The International Mission Board (IMB) has recognized the need for its workers to share a vocabulary of key terms and concepts for missions. The organization just published a document of these definitions with a stated purpose:

The purpose of this document is to provide biblically faithful and denominationally loyal definitions for terms and concepts that profoundly affect who we are, where we go, what we do, and how we train. We want a biblical understanding of these terms and concepts to be clearly articulated and consistently understood across the IMB so that we can wisely apply God’s Word in all of our work together.

The document defines these ten words and ideas for missions: gospel, evangelism, conversion, disciple, disciple making, calling, missionary, missionary team, unreached peoples and places, and church.

Below are brief versions of the definitions in the IMB document (in total, 500 words). They are a great place to start. For the full definitions and Scripture references, see www.imb.org/beliefs-key-terms/.

Key Terms

The Gospel
is the good news that the only true God, the just and gracious Creator of the universe, has looked upon hopelessly sinful men and women and has sent his Son, God in the flesh, to bear his wrath against sin through his substitutionary death on the cross and to show his power over sin and death through his resurrection from the grave so that everyone who turns from their sin and themselves and trusts in Jesus alone as Savior and Lord will be reconciled to God forever.
Evangelism
is the proclamation of the gospel in the power of the Holy Spirit with the aim of persuading people to repent and believe in Christ.
Conversion
is the divinely enabled personal response of individuals to the gospel in which they turn from their sin and themselves and trust in Jesus as Savior and Lord.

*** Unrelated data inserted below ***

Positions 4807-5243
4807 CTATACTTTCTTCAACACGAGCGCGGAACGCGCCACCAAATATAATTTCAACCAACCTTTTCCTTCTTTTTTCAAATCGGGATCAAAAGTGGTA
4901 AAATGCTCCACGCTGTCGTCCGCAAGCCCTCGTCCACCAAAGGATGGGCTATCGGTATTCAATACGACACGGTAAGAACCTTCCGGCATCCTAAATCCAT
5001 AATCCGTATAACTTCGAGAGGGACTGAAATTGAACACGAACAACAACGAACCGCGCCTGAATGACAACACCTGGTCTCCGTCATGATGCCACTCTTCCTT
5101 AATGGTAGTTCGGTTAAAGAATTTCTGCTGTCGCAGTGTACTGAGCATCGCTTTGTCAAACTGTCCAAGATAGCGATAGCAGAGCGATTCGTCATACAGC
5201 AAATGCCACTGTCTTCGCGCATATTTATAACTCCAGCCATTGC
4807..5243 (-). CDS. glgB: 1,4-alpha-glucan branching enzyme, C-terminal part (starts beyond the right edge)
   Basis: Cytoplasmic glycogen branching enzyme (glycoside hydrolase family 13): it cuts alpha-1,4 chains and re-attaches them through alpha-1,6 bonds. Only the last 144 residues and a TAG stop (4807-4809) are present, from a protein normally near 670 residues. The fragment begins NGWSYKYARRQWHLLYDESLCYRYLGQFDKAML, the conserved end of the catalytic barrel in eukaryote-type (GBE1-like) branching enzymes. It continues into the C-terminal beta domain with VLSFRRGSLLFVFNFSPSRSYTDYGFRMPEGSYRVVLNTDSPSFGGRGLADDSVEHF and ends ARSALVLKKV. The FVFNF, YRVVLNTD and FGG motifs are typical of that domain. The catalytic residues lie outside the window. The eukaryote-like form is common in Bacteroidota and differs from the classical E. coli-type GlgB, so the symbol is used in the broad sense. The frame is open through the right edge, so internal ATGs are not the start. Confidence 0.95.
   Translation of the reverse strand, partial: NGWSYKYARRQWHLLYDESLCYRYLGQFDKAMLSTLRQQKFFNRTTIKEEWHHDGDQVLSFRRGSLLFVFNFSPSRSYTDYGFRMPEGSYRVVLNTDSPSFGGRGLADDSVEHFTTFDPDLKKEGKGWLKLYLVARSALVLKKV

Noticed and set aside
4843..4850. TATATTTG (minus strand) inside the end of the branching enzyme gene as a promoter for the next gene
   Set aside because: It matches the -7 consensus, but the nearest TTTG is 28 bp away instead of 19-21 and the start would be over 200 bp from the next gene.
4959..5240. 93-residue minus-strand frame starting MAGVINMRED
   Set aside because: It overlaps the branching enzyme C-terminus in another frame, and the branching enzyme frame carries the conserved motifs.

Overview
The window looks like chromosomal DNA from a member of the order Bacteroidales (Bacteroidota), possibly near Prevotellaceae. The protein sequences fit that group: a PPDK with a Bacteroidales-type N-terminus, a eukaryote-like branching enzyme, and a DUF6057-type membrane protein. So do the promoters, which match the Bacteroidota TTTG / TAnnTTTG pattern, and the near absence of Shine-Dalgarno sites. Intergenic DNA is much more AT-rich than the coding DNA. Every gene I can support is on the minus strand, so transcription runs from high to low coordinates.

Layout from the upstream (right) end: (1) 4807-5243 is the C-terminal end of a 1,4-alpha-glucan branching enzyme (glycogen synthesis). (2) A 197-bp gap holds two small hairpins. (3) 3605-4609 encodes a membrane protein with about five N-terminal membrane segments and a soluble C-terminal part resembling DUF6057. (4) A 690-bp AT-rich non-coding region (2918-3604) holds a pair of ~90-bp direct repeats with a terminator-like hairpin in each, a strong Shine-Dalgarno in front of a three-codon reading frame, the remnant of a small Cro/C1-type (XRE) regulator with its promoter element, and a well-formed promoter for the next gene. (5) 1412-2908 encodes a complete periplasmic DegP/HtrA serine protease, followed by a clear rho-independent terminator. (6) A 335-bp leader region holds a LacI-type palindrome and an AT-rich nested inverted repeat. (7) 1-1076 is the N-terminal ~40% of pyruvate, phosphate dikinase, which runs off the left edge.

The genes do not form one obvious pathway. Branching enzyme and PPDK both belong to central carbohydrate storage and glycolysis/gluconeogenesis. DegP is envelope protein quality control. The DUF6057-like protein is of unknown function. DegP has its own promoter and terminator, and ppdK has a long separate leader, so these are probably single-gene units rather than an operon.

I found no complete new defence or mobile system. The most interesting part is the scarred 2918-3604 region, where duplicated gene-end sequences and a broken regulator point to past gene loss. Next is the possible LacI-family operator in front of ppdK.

Disciples
are followers of Christ. They have turned from their sin, trusted in Jesus as their Savior, have died to themselves and surrendered their lives to him as Lord. Christ lives in them, resulting in six primary marks of a disciple: transformed heart, mind, affections, will, relationships, and purpose.
Disciple Making
is the Christ-commanded, Spirit-empowered duty of every disciple of Jesus to evangelize unbelievers, baptize believers, teach them the Word of Christ and train them to obey Christ as members of his church who make disciples on mission to all nations.
Calling
Call to salvation: The gracious act of God by which he draws people to become disciples of Jesus and members of his church.
Call to mission: Everyone who responds to God’s call as a disciple of Jesus receives Christ’s command to make disciples of Jesus.
Call to station: Christ calls disciples to specific stations in and through which they exalt him on mission: family, singleness, church membership.
Call to service: God directs disciples to make disciples in a certain way, at a certain time, among a certain people, in a certain location or through a certain vocation.
A Missionary
is a disciple of Jesus set apart by the Holy Spirit, sent out from the church and affirmed by the mission organization to cross geographical, cultural and/or linguistic barriers as part of a missionary team focused on making disciples and multiplying churches among unreached peoples and places.
A Missionary Team
is an identifiable group of disciples who meet together regularly, care for each other selflessly and partner with one another intentionally to make disciples and multiply churches among particular unreached peoples and/or places.
Unreached Peoples and Places
are those among whom Christ is largely unknown and the church is relatively insufficient to make Christ known in its broader population without outside help.
A Church
is an autonomous local congregation of baptized believers, associated by covenant in the faith and fellowship of the gospel; observing the two ordinances of Christ, governed by his laws, exercising the gifts, rights, and privileges invested in them by his Word, and seeking to extend the gospel to the ends of the earth.